The moment those beet-faced earwigs in Congress began debating the plan to dismantle the Affordable Care Act in order to replace it with a new system that would immediately deprive an estimated twenty million Americans of health insurance, things started getting weird. Even though the initial effort failed miserably thanks to assorted hilarious bumblings and revelations, the fact there were still plans in the works to revamp the proposed program and shove it through a couple of months down the line only propagated the weirdness. Two days after the initial debate began, and half an hour after being informed by his doctor he’d need surgery to repair two torn Achilles tendons, a friend of mine received an email from his insurance company informing him he was being dropped from their roster, effective immediately. No explanation was given, just a smiling Fuck You. Not long afterward, when Morgan tried to set up an appointment with a new doctor, she was told the doctor was no longer accepting any insurance apart from Medicare. Other friends reported they had been dropped from their insurance plans without explanation, or had learned basic medical procedures were no longer being covered. And now I was being told I couldn’t get an update on my dwindling gray matter.

            It was becoming patently clear, and I heard this from several other sources as well, that the entire medical industry from insurance companies down to country doctors, were so freaked out by the threatened passage of a new healthcare bill they were paralyzed. No one knew what was going to happen or when. And so in response they didn’t want to go out on a limb by doing, well, anything at all until after all the hoo-hah shook itself out. Why risk accepting a new patient’s insurance when that plan might not exist six months from now? And why agree to cover an expensive (or any) procedure beforehand when you have no idea what the landscape’s gonna look like in the not too distant future?

            It strikes the more paranoid and conspiratorial part of my shrinking brain (which is a greater and greater percentage every day) that it was all part of the grand plan. It all goes hand-in-hand with proposals to cut Medicaid, disability and food-stamp programs in order to provide tax cuts for the wealthiest Americans. Lord knows I’m no liberal, but it was all so fucking transparent and obvious, you almost had to admire it for it’s charming lack of guile.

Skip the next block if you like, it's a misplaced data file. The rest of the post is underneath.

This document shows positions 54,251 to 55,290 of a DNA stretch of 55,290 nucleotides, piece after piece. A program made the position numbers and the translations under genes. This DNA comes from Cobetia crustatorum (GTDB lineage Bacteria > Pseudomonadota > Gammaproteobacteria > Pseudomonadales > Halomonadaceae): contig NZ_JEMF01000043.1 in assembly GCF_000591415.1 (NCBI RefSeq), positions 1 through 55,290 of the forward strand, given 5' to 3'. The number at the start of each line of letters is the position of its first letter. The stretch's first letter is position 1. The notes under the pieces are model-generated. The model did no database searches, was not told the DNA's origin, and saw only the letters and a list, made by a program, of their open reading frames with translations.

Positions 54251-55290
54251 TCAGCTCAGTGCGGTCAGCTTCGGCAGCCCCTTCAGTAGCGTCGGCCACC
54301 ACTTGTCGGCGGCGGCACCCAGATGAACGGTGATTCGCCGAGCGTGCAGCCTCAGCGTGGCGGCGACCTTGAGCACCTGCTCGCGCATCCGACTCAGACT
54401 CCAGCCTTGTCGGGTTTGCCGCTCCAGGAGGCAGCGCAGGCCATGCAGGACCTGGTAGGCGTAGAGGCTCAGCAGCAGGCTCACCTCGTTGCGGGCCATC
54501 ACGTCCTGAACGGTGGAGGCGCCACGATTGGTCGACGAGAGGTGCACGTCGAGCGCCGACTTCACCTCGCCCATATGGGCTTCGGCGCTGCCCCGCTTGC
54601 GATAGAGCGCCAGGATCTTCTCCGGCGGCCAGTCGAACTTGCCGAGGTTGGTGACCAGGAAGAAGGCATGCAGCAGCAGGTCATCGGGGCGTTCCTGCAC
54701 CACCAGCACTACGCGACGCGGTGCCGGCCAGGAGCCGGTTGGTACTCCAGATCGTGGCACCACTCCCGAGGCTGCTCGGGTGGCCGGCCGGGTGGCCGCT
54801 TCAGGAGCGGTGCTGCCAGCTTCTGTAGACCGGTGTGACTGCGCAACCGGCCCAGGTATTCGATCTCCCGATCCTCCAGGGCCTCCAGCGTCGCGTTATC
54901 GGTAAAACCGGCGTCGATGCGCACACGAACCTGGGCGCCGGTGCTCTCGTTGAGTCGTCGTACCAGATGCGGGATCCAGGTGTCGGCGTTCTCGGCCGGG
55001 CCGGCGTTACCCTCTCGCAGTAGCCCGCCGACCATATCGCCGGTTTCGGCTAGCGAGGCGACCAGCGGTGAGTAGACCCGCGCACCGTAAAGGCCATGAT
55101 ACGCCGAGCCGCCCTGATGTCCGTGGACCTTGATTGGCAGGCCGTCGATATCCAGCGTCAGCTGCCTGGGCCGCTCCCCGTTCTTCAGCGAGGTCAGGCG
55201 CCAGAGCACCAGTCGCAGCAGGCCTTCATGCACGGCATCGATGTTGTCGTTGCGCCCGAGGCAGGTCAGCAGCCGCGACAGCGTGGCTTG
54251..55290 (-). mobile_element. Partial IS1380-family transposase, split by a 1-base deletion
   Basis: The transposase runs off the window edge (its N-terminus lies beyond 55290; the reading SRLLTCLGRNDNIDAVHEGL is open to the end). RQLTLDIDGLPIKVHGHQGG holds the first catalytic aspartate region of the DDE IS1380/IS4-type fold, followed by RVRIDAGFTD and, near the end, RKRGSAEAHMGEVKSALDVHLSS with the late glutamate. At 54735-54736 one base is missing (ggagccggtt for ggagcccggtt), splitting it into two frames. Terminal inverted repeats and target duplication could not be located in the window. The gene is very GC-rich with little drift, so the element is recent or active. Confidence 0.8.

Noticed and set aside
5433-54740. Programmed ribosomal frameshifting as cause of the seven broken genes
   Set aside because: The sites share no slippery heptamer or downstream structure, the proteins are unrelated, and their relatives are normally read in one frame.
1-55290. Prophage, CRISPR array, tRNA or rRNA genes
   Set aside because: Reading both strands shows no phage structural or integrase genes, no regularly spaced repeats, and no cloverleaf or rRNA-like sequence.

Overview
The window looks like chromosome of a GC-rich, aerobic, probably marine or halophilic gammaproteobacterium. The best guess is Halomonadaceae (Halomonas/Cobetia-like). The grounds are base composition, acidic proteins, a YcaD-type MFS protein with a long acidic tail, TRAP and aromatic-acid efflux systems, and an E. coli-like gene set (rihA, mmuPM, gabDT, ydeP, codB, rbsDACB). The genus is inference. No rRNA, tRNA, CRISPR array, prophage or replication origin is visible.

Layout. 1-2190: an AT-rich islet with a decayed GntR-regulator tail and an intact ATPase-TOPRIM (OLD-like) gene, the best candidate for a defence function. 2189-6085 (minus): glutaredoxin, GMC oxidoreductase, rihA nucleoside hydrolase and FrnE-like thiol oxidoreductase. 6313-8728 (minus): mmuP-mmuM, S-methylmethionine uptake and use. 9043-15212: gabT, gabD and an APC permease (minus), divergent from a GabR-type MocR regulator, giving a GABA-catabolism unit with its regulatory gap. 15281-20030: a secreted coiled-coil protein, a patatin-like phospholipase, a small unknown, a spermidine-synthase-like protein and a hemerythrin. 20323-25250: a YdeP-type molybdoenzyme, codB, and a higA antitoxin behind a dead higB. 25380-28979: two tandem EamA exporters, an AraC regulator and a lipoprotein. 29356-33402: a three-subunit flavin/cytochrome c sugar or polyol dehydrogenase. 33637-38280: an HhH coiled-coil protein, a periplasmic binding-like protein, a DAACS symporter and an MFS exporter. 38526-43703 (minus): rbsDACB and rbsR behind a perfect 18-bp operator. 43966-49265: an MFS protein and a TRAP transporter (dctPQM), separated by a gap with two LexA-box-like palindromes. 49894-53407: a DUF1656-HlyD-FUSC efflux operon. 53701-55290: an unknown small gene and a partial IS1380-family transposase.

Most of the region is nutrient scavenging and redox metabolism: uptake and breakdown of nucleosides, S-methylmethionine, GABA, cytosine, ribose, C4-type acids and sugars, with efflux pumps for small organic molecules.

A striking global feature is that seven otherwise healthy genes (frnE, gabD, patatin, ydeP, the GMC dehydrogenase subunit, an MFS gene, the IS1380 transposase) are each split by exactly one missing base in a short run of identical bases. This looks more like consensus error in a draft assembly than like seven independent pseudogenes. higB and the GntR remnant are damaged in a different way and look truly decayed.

The GOP healthcare bill and all those other proposals were clearly designed to eliminate as many poor, sickly, elderly and crippled people as possible from the National Teat. Useless fucking eaters is what they are, no goddamn good for anything or anyone. And with them out of the picture, there’d be more resources left over for those people who are actually worth a shit, right? More food, more oil, more air and most importantly more money. USA! USA!

            Given that the new healthcare bill’s intent was so obvious from the start, they knew it would never pass. But all was not lost, and they could still get to work on that dream of weeding out the population. No, the new act itself might be dead in the water, but you get everyone in the medical community believing it might just pass at some point any day now, they’ll go all catatonic, refusing to treat or cover those same goddamn parasites until the threat passes. You might not eliminate the millions who’d end up dying as a result of the new act’s passage, but at least we can squash a few thousand in the meantime. It’s a start, anyway. As for those other vermin who might stubbornly choose not to die of starvation or some dread untreated disease, well, the military’s gonna be buying up a bunch of new toys with all that surplus funding, so why not give them a chance to try them out? Yeah. One way or another, they seem bound and determined to kill us all, the rascals.

            My god I had no idea it was going to be this wildly entertaining.